• A virtual BGP process is spawned
  • A BGP session is initiated independently with new BGP process
  • The virtual process (running on the router) configures the OXC to switch the proper optical wavelengths

BGP OPEN

AS 123

AS 456

2)

Virtual Router

BGP OPEN

AS 123

AS 456

what is ason
What is ASON?
  • The Automatic Switched Optical Network (ASON) is both a framework and a technology capability.
  • As a framework that describes a control and management architecture for an automatic switched optical transport network.
  • As a technology, it refers to routing and signalling protocols applied to an optical network which enable dynamic path setup.
  • Recently changed names to Automatic Switched Transport Network (G.ASTN)

EECS - UC Berkeley

optical network today vs tomorrow
Optical Network: Today vs. Tomorrow

Today

Tomorrow

Optimized IP application - current driver for transparent NW

Additional SLA capability

Mesh network

Auto connection & resource mgnt

ASON value added

EECS - UC Berkeley

ason network architecture

Integrated

Management

ASON control plane

OCC

OCC

OCC

OCC

NNI

IrDI_NNI

UNI

User

signaling

CCI

Clients

e.g. IP, ATM, TDM

Clients

e.g. IP, ATM, TDM

GHCT

NE

GHCT

NE

GHCT

NE

IrDI

Transport Network

Legacy

Network

ASON Network Architecture

Interfaces:

UNI: User Network Interface

CCI: Connection Control Interface

NNI: ASON control Node Node Interface

GHAT NE: Global High Capacity transport NE

ASON: Automatic Switched Optical Network

OCC: Optical Connection Controller

IrDI: Inter Domain Interface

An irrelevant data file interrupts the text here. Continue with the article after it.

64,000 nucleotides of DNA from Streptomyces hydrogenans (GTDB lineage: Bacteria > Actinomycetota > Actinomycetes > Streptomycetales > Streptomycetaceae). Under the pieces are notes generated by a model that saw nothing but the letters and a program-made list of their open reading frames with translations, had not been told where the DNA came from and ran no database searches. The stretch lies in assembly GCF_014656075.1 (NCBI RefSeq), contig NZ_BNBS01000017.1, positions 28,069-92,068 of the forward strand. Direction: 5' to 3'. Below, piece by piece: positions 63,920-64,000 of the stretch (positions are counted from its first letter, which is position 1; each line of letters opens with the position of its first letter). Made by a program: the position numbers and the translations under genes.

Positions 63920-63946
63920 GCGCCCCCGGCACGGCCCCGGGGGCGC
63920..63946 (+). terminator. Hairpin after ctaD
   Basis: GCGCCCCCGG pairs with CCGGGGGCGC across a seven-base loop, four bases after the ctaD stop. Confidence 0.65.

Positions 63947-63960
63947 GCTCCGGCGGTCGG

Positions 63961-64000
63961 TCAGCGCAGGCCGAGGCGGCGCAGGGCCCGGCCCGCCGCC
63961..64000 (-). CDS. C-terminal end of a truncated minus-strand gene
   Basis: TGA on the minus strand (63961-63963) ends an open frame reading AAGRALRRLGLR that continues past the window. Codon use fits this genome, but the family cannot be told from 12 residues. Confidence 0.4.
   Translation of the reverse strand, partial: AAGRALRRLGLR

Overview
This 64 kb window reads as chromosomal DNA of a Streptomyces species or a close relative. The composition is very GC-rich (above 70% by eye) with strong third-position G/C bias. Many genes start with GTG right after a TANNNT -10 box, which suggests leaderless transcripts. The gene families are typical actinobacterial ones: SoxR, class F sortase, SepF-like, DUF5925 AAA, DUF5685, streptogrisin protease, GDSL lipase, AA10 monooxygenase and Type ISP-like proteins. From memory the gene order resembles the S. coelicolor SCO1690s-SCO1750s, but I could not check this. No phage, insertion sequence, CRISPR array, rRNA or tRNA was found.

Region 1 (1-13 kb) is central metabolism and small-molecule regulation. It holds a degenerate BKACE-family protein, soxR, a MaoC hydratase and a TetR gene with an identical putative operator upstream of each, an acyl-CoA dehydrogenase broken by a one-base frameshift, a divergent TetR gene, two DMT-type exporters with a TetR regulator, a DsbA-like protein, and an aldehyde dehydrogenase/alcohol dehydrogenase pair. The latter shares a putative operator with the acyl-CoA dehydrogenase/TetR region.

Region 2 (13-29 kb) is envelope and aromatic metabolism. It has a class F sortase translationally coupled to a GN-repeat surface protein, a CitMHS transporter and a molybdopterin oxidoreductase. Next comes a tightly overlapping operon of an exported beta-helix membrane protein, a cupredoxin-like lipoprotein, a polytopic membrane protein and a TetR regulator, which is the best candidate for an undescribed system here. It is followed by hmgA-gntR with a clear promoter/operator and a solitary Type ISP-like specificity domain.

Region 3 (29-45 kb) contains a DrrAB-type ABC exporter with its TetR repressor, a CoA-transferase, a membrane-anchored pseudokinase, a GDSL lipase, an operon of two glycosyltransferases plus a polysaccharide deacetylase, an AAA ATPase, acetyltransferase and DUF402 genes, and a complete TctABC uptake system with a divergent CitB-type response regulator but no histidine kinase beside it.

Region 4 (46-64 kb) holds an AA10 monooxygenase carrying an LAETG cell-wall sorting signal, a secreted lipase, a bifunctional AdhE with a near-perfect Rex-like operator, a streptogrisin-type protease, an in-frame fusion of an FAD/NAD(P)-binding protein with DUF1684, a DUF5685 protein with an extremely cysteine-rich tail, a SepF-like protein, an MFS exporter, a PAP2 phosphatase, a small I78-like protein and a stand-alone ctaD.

EECS - UC Berkeley

ason layer hierarchy
ASON Layer Hierarchy

Domain B

Network Layer

Domain

A

Domain

C

Domain

E

Domain

D

Domain

Domain/Region Layer

Fibers

Conduit 1

Conduit Layer

Fiber Layer

Conduit 2

l1

ln

l Layer

EECS - UC Berkeley

resilient packet ring 802 17
Resilient packet ring (802.17)
  • Put lan on top of man
  • 50ms protection

EECS - UC Berkeley

the metro bottleneck
The Metro Bottleneck

Other Sites

Access

Metro

Core Network

End User Access Metro Core

T1

DS1

DS3

OC-192

DWDM n x l

Ethernet LAN

OC-12

OC-48

IP/DATA

1GigE

LL/FR/ATM

1-40Meg

1Gig+

10GigE+

EECS - UC Berkeley

rpr expanding the lan to the man wan

MAN/WAN

LAN

LAN in the MAN Paradigm

Distributed

Switch

  • Low Cost
  • Simplicity
  • Universality
  • Low Cost
  • Simplicity
  • Universality
  • Scalability
  • Reach
  • Robustness

+

RPR - Expanding the LAN to the MAN/WAN

EECS - UC Berkeley

what is rpr

Ethernet Frame

Ethernet Frame

Ethernet Frame

STS-N Envelope

Ethernet Frame

Ethernet Frame

Ethernet Frame

Ethernet Frame

What is RPR?

Ethernet networking on Optics (STS-Nc)

EECS - UC Berkeley

scalable bandwidth and services

STS-NTDM

VT’s

VT’s

VT’s

VT’s

1000M

OC-3 / 12 / 48 / 192

STS-NcEthernet

10M

300M

500M

1M

80M

Scalable Bandwidth and Services

EECS - UC Berkeley

network customer management

Customer Privacy through managed Virtual LANs (802.1Q tags)

  • Customer Agreements through flow attributes (802.1p prioritized queues and traffic policing)
Network & Customer Management

Customer

Ethernet

Ports

EECS - UC Berkeley

move to optical
Move to optical
  • The key is to find a way to use the infrastructure that we have available in an efficient manner
  • What services are available? What can we do?
  • Challenges?

EECS - UC Berkeley

slide37

The Future is Bright

  • There is a light in the end of the tunnel

EECS - UC Berkeley